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Vendors: Getting Started V – Packing for Shows

This post is part of Getting Started series and is meant to be read after Getting Started IV: So You’ve Been Accepted, Now What. As with all posts in this series, this advice is based on our experience, and, like all things, should be taken with a grain of salt.

So, you’ve dotted all your I’s and crossed all your T’s and it’s almost showtime! You’ve paid the table fee, prepped your stock and you’re rearing and ready to go. Woohoo!

But crap, how do you pack? And what? This blog is some tips and tricks I’ve found from the past few years of shows.

Pack the Night Before

Just trust us. It’ll make your morning so much less stressful. It gives you the piece of mind that everything will fit in the car, and any last minute adjustments can be made then, and not when you’re panicking about being late. Packing things the night before means that you also can’t give into the temptation to tweak things just a little more. Go to bed. Get a night of good sleep so that you wake up rearing and ready to go.

Note: If your products are temperature sensitive, keep the containers with your products inside. Temperatures in vehicles (and outdoors in general) can fluctuate and can go outside of the safe margins for various products. In cases like this having your supplies together inside will still accomplish most of the goals stated above. The point is not to leave all the packing until the morning!

A very full SUV. Featuring my favourite, sturdy, clear containers!

Pack A (Simple) Lunch

Or at least have a plan for lunch. This is especially important if you’re working your table alone (which is very common). Some shows have food vendors or a snack shack, some shows don’t. Leaving your table unattended for swaths of time while you hunt down food is both stressful and not exactly great for sales.

When packing a lunch, we recommend packing either clean finger foods (fresh veggies are excellent!) or something that can be easily eaten in bites with a fork. Keep in mind that you will hopefully be busy and have to sneak in bites throughout the lunch period. Aiming for easy to eat in fragment foods will keep your area clean. Sticking with foods that are cleaner (and remembering to pack lots of napkins) will save time from having to clear sauce or grease off your hands before greeting customers or handling products.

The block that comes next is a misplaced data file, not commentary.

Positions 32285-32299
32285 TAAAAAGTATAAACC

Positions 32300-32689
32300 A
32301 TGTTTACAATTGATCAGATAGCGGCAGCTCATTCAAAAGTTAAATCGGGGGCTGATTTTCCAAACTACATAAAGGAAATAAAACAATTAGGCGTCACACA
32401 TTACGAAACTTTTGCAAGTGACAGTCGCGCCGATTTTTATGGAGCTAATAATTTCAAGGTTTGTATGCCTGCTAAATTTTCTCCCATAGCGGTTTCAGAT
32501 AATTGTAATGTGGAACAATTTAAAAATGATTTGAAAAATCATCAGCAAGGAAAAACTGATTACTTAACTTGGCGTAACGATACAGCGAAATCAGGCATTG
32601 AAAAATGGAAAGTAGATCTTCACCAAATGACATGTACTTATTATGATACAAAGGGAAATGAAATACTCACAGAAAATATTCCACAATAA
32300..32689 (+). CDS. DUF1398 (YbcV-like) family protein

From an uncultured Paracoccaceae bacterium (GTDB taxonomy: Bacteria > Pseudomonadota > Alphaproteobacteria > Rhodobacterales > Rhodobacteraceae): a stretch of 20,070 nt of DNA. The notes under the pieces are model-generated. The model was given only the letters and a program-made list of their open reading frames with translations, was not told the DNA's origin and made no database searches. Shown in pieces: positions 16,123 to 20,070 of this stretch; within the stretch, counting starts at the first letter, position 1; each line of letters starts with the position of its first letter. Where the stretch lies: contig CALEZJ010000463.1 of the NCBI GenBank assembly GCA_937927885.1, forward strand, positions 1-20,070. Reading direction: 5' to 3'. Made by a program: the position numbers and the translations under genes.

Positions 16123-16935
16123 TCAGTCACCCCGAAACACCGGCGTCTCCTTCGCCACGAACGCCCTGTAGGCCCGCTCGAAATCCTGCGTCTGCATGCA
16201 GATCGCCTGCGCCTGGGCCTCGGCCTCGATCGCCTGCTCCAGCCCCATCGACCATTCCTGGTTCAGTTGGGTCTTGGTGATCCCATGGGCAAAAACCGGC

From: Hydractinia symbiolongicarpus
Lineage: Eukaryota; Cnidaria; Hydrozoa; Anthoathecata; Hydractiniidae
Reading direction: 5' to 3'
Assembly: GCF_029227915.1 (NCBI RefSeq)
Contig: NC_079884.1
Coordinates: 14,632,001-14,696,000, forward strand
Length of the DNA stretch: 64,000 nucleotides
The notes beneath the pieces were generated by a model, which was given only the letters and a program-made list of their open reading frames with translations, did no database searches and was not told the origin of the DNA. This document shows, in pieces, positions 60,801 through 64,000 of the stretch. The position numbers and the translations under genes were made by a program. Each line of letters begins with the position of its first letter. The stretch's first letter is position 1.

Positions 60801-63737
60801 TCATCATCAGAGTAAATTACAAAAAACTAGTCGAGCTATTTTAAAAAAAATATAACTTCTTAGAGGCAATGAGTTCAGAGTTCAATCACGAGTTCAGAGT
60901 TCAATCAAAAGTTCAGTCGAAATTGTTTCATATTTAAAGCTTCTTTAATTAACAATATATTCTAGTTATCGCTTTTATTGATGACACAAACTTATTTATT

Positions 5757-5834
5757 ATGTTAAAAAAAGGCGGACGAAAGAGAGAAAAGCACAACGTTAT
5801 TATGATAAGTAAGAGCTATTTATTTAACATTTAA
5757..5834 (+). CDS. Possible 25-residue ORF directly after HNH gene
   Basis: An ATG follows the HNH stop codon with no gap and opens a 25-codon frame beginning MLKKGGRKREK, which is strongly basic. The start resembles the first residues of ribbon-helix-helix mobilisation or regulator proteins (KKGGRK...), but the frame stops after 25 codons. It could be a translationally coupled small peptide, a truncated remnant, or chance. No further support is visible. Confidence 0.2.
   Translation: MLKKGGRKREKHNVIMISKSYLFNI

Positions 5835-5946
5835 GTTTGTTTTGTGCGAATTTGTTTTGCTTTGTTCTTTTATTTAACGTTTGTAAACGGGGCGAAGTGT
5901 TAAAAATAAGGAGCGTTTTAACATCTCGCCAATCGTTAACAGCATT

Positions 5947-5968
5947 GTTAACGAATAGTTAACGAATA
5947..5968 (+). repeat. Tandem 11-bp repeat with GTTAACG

If you’re bringing something that needs cutting, we recommend cutting it at home. Make your life simpler – you may not have a lot of table space for sawing something apart. The easier to eat your food is, the more likely you’re going to get it in you.

Use Containers

Everyone has their favourites, but you’ll notice that containers/bins/totes are incredibly prevalent in the craft and vendor show sphere. They’re more durable than cardboard, provide more protection from the elements, and are stackable in vehicles and back at your home.

The weight of your products will dictate the strength and durability of the containers that will work for you. Someone with knit or fabric items can use the basic (and cheaper) standard bins (Sterilite and Rubbermaid make good bins!). For my own products, which are individually light, but amass quickly, I have found the Sterilite Latched Gasket Plastic Storage Containers to be my favourite.

I recommend considering clear containers as they allow you to easily see what is inside without needing to open them. That tip is courtesy of Marie Kondo.

Alternative: If containers aren’t your thing, or if you need to rely on alternate transportation, many folks recommend using suitcases for their portability and ease to carry.

Pack Your Display Items Together (And What You Need First on Top)

Oh boy, I learned this one the hard way. I got to my table and realized my table cloth had been packed first (I didn’t want to forget it). And that meant it was at the bottom of the bin. I made a mess of everything else I had so carefully Tetris-ed into the container getting the essential table cloth out. Don’t be me.

If you do a test run of your set up at home (which I do recommend), when you’re taking it apart, this is a perfect time to pack your container. I recommend having your products in separate containers from your display (with the exception being if your products can be stored in their display (such as if you’re using crates)). This allows you to set up your table first and then add the product to your displays instead of rummaging trying to find the display pieces for specific products.

Your process is something you’ll develop over time with experience – so don’t stress, but allot yourself ample time the first couple shows.

Don’t Forget to Pack Your Omni Box

What’s an Omni box? I’ve written about them and explained what’s in mine here. I keep my omni box in the bottom of one of my containers. It never leaves that container (except when being restocked) so that I never forget it. It has not only saved my butt so many times, but my neighbour and show friends who know I have it too! is an online resource that offers a comprehensive calendar of craft and vendor shows and a vendor directory. Currently serving Eastern Ontario and the National Capital Region, works to connect vendors, organizers, and shoppers with opportunities that work for them.

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